Stan Musial Signed Bank Checks (100)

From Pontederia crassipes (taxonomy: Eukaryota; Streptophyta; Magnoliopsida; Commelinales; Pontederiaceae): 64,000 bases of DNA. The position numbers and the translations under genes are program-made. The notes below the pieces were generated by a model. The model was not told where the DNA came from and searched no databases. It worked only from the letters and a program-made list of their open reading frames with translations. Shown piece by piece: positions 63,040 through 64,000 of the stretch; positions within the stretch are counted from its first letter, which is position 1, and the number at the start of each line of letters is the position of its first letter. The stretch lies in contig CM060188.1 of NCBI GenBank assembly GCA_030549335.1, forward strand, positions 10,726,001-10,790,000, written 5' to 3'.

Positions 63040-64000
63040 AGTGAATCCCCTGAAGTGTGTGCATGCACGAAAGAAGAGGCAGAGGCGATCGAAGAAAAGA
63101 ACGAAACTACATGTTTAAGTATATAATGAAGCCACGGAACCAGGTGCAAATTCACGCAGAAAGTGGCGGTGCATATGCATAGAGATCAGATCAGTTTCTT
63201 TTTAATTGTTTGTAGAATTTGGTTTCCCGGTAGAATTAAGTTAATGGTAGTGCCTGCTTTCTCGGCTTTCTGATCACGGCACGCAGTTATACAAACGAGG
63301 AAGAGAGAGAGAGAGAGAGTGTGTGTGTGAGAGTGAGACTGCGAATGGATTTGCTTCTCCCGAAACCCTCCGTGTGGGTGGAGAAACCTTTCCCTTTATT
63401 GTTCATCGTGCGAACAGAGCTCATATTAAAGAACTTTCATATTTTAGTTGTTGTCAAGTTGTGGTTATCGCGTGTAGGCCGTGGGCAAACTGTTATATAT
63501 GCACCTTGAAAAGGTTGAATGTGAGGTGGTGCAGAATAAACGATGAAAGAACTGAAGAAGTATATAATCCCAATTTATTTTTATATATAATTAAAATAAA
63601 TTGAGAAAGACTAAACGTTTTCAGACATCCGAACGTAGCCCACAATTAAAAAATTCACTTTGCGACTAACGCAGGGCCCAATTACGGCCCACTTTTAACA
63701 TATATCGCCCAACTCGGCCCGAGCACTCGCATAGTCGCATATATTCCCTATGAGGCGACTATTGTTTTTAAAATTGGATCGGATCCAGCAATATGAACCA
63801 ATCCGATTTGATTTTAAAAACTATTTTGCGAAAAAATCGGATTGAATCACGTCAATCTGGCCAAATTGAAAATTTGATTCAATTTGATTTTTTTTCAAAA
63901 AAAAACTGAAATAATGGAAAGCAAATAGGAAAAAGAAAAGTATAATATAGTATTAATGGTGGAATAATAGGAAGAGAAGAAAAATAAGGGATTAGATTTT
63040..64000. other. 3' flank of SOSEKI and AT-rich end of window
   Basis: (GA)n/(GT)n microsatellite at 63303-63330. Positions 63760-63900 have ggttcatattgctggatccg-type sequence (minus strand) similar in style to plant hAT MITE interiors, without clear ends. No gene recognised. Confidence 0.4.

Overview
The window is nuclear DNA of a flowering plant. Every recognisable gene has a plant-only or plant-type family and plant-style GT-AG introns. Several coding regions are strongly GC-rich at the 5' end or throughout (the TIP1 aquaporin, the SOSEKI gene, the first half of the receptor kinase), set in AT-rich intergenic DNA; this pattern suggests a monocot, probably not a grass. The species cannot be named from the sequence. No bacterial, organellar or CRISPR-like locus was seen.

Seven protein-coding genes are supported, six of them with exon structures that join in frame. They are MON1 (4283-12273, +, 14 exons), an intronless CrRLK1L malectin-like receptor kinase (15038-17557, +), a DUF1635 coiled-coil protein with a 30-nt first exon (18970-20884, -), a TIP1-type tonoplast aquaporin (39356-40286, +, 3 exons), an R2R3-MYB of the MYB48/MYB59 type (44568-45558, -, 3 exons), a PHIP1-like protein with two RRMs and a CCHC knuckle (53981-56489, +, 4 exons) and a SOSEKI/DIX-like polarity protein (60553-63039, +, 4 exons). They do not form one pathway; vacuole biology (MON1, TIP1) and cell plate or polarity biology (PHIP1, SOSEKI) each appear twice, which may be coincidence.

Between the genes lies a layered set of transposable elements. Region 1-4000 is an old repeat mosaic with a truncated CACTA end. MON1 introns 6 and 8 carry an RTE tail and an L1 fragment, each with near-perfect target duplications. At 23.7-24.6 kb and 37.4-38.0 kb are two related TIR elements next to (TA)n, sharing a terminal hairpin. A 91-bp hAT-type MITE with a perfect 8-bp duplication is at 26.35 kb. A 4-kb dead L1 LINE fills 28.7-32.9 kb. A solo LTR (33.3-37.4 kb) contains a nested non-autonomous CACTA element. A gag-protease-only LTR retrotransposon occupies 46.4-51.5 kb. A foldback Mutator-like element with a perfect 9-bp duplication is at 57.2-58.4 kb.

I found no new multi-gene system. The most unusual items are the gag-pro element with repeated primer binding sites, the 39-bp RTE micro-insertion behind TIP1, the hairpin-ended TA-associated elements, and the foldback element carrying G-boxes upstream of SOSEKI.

"How good was Stan Musial?" asked Hall of Fame broadcaster Vin Scully. "He was good enough to take your breath away." Musial was good enough to make the Hall of Fame by hitting .331 lifetime, with 475 home runs, second only to Mel Ott's 511 when Musial retired. "Stan the Man" played 22 Major League seasons, all with the St. Louis Cardinals. He played from 1941-44, and after a stint in the U.S Navy, from 1946-63. An outfielder and first baseman, Musial won seven National League batting crowns, three NL MVP Awards, and was a part of three Cardinal World Champions. Musial is from Donora, Pennsylvania, and Stan went to high school with Buddy Griffey, father of Ken Griffey and grandfather of Ken Griffey, Jr. Famed baseball statistician Bill James has fun saying that, "Ken Griffey Jr. is the second best left-handed hitting, lefty throwing outfielder from Donora, Pennsylvania." Musial got his famous nickname from a game on June 23, 1946 against the Dodgers at Ebbets Field, in Brooklyn. He was killing the Dodgers, so when he came to bat, the fans keep saying, "Here comes that man." Sportswriter Bob Broeg repeated the nickname in the next day's St Louis Post-Dispatch and Musial obtained a colorful moniker that stuck. The one hundred cashed checks, measuring 3.125x8.125", are neatly signed by Musial in black marker or in blue ink. All of the checks are issued from the American National Bank in St. Louis. Printed on the front of each check is "Stanley Musial Special Account." The checks are in excellent condition, and they gave a peek at Musial's finances. Quite a number of the checks are written to charity: Disabled American Veterans, the Convent of the Good Sheperd, Ladies Auxiliary - St. Anthony's Hospital, St. Raphael's Holy Name Society, and March of Dimes. There are many checks to unknown individuals, and checks for gas, water, and electric bills, and to pay for insurance. There are checks to markets and even several checks to the Internal Revenue Service. What is most interesting about the checks is not that they are so extraordinary, but that they are so normal, checks in usually modest amounts going to everyday people and businesses. Of course, each check is signed by a very extraordinary man, one of the best hitters in baseball history, the marvelous Stan the Man Musial.
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